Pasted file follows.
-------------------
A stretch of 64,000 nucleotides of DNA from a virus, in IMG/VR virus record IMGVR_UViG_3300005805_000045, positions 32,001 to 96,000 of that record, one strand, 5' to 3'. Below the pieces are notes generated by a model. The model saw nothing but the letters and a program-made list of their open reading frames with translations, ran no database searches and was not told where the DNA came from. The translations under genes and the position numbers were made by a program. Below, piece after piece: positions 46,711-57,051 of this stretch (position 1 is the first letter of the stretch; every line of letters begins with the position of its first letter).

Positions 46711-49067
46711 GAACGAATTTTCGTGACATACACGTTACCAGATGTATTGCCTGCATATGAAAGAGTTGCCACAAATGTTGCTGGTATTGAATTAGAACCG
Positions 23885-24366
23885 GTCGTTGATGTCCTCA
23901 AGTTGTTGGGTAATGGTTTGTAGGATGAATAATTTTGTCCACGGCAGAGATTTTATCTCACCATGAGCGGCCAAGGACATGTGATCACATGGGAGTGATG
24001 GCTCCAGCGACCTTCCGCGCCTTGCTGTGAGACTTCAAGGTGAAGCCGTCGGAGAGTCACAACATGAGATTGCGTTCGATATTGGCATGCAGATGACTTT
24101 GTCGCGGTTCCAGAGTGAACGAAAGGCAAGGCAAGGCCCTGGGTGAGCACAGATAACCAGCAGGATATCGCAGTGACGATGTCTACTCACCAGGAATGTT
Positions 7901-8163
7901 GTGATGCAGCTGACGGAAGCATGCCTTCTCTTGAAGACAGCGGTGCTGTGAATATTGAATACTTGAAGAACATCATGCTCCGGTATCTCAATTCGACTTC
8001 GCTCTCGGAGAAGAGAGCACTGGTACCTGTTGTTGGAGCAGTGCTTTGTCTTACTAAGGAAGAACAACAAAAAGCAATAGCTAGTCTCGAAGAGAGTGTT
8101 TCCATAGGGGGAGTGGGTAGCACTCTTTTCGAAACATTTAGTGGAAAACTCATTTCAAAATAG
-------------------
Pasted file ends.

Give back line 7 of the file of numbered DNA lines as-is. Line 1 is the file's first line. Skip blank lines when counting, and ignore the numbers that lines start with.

24001 GCTCCAGCGACCTTCCGCGCCTTGCTGTGAGACTTCAAGGTGAAGCCGTCGGAGAGTCACAACATGAGATTGCGTTCGATATTGGCATGCAGATGACTTT